Tips and Tricks for Living in Dublin

Picture of Cara Simon

I’ve only been in Dublin for four weeks, but in those four weeks I’ve already learned a lot about how to get around and enjoy my time here in this wonderful city. Through trial and error, I’ve learned some tips and tricks that I think are worthy of passing along to others looking to live in Dublin. In honor of my four weeks in Ireland, here are four tips you might find useful for your time in Dublin.

Know Before You’ve Gotta Go

There is nothing worse than desperately having to go to the bathroom and not having access to a toilet. In America, you can go into just about any convenience store, grocery store, fast food restaurant, or clothing store and find a bathroom. In America, there are bathrooms everywhere! Here in Dublin (and really all throughout Ireland), public bathrooms are MUCH more difficult to find. Without going into too much detail, I’ve found through multiple close calls that here in Dublin, you only have a couple options when it comes to finding a toilet.

Option 1: Find a McDonalds – McDonalds has toilets that are open for public use. Before you are in desperate need of a toilet, do some research to find out where McDonalds is in relation to where you will be.

A busy pedestrian street in Dublin with many shops including a McDonalds

Option 2: Pubs – When you are in desperate need of a toilet and you don’t know where a McDonalds is, you can usually go into any open pub and find a bathroom there. Keep in mind that unless it’s the late afternoon or evening, most pubs won’t be open. If that’s the case, see options 3 and 4.

Option 3: Coffee shops/ cafés– Let’s say it’s the morning and you really have to go. You don’t see a McDonalds anywhere and all of the pubs are closed. If this is the case, you can go into a Starbucks or another coffee shop/ café and they will likely have a bathroom. Be prepared to purchase something from the shop before you are able to use the bathroom.

Get a Student Leap Card

The Dublin Bus is definitely the cheapest and most convenient way to get around the Dublin area. With that being said, bus fare adds up quickly, but if you are a student, you can get a student Leap Card and save a lot of money on transportation.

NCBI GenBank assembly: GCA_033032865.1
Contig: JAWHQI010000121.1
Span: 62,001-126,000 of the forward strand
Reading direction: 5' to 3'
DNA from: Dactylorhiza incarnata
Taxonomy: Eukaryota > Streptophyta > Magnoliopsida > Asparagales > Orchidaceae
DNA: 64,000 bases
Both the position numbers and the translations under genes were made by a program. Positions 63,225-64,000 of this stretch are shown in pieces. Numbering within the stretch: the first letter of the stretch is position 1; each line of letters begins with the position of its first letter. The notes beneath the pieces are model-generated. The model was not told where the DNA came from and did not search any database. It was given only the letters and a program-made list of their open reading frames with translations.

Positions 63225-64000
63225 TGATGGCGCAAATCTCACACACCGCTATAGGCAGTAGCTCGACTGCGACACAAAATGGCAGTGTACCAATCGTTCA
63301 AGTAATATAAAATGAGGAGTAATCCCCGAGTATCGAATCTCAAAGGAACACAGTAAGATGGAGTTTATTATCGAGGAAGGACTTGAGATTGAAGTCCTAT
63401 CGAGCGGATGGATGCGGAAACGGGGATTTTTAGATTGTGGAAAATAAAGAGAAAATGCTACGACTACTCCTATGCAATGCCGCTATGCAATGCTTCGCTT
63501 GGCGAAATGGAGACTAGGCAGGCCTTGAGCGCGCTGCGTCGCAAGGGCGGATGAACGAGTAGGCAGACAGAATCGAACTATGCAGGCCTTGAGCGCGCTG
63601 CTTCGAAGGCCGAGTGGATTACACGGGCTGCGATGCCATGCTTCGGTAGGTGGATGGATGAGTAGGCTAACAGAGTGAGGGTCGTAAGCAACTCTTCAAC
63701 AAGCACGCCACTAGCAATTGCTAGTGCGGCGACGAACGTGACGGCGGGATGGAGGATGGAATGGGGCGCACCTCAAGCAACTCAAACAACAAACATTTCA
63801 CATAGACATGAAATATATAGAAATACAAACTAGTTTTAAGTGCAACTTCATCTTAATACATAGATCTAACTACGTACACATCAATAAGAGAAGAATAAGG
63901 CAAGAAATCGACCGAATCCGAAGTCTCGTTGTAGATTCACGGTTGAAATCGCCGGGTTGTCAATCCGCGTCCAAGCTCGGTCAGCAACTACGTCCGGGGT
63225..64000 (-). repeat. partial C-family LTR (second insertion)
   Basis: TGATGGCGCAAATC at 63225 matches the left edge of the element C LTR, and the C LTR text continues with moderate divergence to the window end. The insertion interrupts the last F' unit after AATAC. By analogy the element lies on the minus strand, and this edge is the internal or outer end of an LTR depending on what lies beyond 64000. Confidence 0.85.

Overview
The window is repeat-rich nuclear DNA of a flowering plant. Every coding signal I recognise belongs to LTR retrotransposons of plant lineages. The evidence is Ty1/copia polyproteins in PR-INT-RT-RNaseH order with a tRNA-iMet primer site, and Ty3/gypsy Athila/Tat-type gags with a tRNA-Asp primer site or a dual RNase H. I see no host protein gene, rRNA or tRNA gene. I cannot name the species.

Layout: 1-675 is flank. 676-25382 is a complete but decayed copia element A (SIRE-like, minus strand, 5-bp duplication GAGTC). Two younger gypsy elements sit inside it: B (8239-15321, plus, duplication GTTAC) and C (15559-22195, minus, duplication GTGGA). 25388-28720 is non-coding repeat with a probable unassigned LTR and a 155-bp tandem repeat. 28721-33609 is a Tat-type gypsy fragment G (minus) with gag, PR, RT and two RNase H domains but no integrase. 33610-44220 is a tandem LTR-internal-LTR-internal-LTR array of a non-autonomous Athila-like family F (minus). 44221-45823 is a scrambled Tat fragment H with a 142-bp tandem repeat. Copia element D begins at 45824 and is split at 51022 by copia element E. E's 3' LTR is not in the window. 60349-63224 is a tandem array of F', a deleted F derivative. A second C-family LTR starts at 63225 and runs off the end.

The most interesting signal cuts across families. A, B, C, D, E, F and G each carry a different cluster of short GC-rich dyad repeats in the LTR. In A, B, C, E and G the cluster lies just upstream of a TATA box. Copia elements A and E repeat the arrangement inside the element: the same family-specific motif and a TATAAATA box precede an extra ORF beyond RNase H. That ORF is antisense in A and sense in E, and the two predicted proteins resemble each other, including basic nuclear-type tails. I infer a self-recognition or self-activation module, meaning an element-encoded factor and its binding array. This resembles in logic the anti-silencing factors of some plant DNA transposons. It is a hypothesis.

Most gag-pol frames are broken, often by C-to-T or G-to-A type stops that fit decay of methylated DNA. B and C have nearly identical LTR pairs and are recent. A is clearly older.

Ireland Intern poses with Student Leap Card

Use your Leap Card to save money on bus fare and pay for your bus without having to count out change. You can also use the student Leap Card to save money at various restaurants and companies throughout Ireland.

The process to get my student Leap Card was fast and simple (with the exception of trying to find Trinity College). There are several Leap Card offices around Dublin, but most of them will only issue you a student card if you show proof that you attend university within Ireland or already have an international student ID card. However, if you’re like me and don’t attend school in Ireland or have an international student card, you can go to the Leap Card office in the Student Union Building at Trinity College and get your student Leap Card there (assuming you have your student ID card from your home university). Once there, you fill out a quick information sheet with your name, address, and school information. Then you show them your ID card from your home university, pay 10 euros cash, and “voila”! They take your picture and issue you your card. You can run over to the convenience store directly next to the Leap Card office and load money on your card. With this Leap Card, you scan it on the bus to pay for bus fare, and the monitor on the bus will let you know how much money you have left on your card. This is a much more convenient and cost effective way to pay for bus fare, and I recommend it to any student traveling to Ireland.

"Being in Dublin provides such an incredible opportunity to make friends and form connections with interesting people from all over the place!"